Wednesday, June 9, 2010

Hearing Mose Allison

A few months ago in The Boston Globe I enjoyed this interview with Mose Allison. He's always been an artist in the back of mind: what little I knew of him didn't make much of an impression. I knew he was a hep cat from "back in the day" and that Van Morrison dug him. I enjoyed Van's tribute to him, although I must confess it is lost in the clutter of my cassette collection, and there is no one song from it that sticks in my consciousness.

Anyway, I brought Mose up in conversation with a friend and turned out her father was a monstrous fan and she had grown up with his music, So a date to hear him at a local jazz club was set, and I purchased his new CD, The Way of the World. (His first work in roughly a decade.) It's produced by Joe Henry. He's a name almost as revered in the music business as T.Bone Burnett. I like him principally because of his collaboration with my hero, Loudon Wainwright III. So I was curious about what he'd do for Mose.

I enjoyed the album well enough. Its opening number-- "My Brain"--is a familiar folk melody with Mose's wry observations about his "cool little cluster" providing the humor for which he's known. (I'll never forget this line from one of his famous numbers: "Your mind is on vacation/but your mouth is workin' overtime".) The rest of the program is enhanced by Henry's gentle introduction of some extra instrumentation that livens up the presentation. But really, it's all pure Mose--songs that amuse, but that don't really stick in the noggin.

In tandem with the new album I took a 2002 double-CD set of Mose live in London out of the library. Good listening, I must admit: love his piano riffs and getting a sense of much of his catalog. But I was troubled by the fact that I heard hardly any patter between the songs. Nope--just a simple "Thank you" and then on to the next one.

So the day of the show arrives, and my wife and I and our friends are planted off in the corner of the jazz room. Lovely view of the Charles River out the window. Mose Allison hit the stage immediately with his trio and launched into his first number. Oh no! Turns out we're in the equivalent of a right-field box at Fenway! The angle is all wrong--we can't really see Mose (obscured by the bass player) and the drums (the closest instrument) is drowning out the vocals.

Still, looking around the room, I was impressed with how full it was, and what devotion Mose inspired. So I tried to catch that current. But as the set continued, it got more difficult.

Take away those funny lyrics that we couldn't hear, and Mose lay revealed to our eyes as nothing remarkable. It was amazing how much each song sounded the same. (This was later pointed out in a review of the show in The Globe.) Plus, as my wife Lisa noted, Mose failed to do the one thing that might have salvaged the experience for us: talk to the audience! We did not get any sense of his personality, just a "Thank You" after each 2 and a half minute number and a swift movement to the next song. (We were amused to observe how they were all neatly numbered in Mose's supporting players' binder of lead sheets.)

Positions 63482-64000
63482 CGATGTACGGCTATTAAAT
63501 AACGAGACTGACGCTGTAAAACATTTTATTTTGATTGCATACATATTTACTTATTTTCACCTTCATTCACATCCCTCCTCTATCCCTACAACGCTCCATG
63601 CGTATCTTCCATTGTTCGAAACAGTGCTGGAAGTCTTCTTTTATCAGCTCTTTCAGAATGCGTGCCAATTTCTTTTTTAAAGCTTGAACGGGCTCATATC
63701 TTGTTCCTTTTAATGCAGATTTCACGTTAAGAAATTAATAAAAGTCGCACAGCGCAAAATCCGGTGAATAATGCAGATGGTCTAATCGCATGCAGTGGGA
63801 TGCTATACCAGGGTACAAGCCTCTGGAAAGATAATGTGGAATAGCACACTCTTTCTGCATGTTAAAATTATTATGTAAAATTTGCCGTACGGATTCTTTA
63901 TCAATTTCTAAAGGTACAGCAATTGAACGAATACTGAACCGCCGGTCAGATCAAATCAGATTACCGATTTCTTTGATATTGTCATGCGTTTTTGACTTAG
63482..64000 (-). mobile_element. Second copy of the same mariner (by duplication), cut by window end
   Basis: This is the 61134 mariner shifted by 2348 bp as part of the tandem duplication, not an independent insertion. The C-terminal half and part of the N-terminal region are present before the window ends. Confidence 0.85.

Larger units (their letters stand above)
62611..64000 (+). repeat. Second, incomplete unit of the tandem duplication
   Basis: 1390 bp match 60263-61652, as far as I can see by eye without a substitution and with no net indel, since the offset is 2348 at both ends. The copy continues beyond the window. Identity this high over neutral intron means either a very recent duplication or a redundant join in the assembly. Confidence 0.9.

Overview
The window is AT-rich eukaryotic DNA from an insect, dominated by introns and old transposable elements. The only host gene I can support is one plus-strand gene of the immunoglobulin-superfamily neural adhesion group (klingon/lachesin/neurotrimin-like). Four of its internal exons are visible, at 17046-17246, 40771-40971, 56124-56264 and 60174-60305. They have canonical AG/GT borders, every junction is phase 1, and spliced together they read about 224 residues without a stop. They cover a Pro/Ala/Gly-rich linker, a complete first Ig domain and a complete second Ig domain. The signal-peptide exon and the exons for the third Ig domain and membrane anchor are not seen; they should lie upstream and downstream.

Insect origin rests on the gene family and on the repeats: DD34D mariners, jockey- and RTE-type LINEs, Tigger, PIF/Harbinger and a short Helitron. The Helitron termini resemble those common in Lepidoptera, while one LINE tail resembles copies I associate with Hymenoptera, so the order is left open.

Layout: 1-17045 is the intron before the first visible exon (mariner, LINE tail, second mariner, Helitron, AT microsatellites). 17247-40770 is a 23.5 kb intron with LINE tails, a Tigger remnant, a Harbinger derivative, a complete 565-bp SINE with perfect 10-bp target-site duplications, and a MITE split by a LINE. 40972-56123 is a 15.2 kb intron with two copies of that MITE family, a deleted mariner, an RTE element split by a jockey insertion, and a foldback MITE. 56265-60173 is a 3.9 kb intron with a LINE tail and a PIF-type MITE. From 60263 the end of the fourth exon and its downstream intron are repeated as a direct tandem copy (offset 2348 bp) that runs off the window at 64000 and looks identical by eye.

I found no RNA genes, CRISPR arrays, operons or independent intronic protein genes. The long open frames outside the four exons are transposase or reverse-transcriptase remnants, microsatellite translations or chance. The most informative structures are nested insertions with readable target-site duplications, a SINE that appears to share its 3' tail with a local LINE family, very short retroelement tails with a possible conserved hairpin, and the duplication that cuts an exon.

He completed a tidy 70-minute set, and shuffled off the raised stage/platform rather nimbly when you consider that he's 82. The man is spry and has obviously stuck to his agenda throughout his career. He looks great. But there was no spotaneity, and the trio didn't get to stretch once.

On one hand, I can completely understand why his albums have never sold well. I know this will seem unkind, but it some ways he is a terrible bore. Why does he attract such devotion?

But then, I thought about his lyrics. He's really funny, and he is excellent at creating an Everyman from song to song, and giving his sarcastic viewpoint. In a way, Mose was a "singer-songwriter" long before it was fashionable. He makes a connection with his fans the same way that Loudon Wainwright and Randy Newman and so many others have touched me.

I'm still listening to him in my car. My opinion is somewhere between adulation and the harsh assessment of the Steve Greenlee, the reviewer in The Globe.

One thing you can say for sure, though: there can only be one Mose Allison! His voice is awful, but it's his, flavored with a good Southern accent. It does stick in your mind--the tone of it. Plus there's that tart wit, which is always worth checking out.

Of his contemporaries, though, I still prefer Bob Dorough. (He's the fellow who wrote much of the music for Schoolhouse Rock.) He's a bit more puckish, and his subject matter cuts a wider swath.

No comments: